A risk worth taking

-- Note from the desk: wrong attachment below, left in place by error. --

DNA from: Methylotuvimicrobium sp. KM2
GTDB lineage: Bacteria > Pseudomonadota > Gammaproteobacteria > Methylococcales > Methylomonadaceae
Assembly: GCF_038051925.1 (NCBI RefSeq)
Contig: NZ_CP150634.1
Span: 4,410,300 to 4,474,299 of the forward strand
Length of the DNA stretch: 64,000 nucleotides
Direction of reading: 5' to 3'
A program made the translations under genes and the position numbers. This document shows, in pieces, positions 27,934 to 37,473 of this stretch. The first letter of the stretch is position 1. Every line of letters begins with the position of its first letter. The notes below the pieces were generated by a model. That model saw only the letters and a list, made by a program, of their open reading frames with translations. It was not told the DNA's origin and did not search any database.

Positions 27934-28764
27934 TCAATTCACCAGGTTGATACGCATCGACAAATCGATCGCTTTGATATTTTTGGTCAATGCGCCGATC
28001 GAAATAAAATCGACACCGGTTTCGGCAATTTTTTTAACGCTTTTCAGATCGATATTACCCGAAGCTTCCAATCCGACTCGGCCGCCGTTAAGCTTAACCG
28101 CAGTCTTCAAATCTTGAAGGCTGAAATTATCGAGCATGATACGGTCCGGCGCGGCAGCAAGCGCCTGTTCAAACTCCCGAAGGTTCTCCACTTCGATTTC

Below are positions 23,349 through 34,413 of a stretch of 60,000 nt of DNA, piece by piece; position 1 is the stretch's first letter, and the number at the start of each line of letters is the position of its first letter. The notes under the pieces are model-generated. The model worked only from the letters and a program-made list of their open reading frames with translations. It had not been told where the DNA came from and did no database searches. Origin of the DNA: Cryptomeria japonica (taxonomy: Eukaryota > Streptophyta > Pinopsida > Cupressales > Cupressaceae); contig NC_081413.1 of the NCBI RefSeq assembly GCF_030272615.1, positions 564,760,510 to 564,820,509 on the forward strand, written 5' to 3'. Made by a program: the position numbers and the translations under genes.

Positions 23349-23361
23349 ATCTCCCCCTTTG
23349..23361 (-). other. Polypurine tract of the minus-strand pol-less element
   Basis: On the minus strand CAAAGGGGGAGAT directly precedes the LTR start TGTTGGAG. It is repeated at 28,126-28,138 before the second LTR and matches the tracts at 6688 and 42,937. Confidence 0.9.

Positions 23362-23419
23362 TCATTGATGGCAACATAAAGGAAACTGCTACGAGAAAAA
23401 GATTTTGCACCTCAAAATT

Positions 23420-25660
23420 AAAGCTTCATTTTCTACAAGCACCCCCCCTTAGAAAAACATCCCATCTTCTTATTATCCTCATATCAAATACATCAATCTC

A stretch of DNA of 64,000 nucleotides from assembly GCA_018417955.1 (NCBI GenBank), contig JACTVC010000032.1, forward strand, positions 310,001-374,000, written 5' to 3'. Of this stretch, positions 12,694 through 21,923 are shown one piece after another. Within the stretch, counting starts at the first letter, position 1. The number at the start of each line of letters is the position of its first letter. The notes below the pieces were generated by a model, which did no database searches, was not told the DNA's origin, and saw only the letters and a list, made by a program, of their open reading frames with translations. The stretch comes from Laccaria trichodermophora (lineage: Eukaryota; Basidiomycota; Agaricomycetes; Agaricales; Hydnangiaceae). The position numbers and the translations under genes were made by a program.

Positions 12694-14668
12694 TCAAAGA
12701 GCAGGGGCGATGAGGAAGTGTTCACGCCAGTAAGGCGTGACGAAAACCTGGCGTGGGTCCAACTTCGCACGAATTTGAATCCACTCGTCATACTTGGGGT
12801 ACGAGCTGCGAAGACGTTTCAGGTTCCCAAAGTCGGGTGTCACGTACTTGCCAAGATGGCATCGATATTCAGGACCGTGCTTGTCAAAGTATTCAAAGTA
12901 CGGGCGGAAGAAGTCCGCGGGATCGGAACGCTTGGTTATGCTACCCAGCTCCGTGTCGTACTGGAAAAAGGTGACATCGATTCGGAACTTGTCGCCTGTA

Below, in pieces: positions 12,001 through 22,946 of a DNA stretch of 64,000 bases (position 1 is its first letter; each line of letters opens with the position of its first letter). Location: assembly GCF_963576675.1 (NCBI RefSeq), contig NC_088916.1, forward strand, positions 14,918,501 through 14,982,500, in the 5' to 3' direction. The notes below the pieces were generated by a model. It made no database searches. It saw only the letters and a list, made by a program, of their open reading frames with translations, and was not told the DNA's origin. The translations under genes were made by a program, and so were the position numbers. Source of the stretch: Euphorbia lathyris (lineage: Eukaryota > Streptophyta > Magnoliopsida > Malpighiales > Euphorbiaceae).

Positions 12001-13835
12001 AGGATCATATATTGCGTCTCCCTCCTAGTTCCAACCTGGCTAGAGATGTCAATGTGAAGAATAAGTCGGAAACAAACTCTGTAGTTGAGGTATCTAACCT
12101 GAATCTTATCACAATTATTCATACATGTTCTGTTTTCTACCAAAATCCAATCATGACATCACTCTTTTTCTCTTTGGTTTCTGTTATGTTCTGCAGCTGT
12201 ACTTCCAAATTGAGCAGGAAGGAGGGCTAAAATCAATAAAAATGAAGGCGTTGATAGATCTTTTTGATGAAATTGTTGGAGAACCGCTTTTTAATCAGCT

One of the clearest indicators of change in the environment from the Wayquecha cloud forest to the Villa Carmen rainforest is the abundance of fruit dotting the mass of green vegetation. Upon our arrival, we were guided down pathways lined with pineapple plants (imagine a ripe pineapple encircled by a fan of thick, large, green leaves). The garden, from which all the fruits and vegetables we eat at Villa Carmen come from, is full of papaya. Las trochas, or trails, are intermittently bordered with berries. Yesterday, we began training with various types of insect nets. During this session, Caroline pointed out a guava tree with many green fruit blooms. A little farther down the trail we finally spotted a ripe guava fruit begging to be picked. Having never picked a fruit of this size myself, I went for it! However, I immediately thought of those cartoons I watched as a child where the eager character bites into a fresh apple and meets an unwelcome worm, and I resisted my excitement to bite into the guava. Eventually I overcame my reluctance, took out my pocket knife, sliced up the guava, and dispersed it among the group members. It tasted incredibly fresh, slightly sweet, and had a relatively thick consistency. Needless to say, it was well worth the risk of a worm.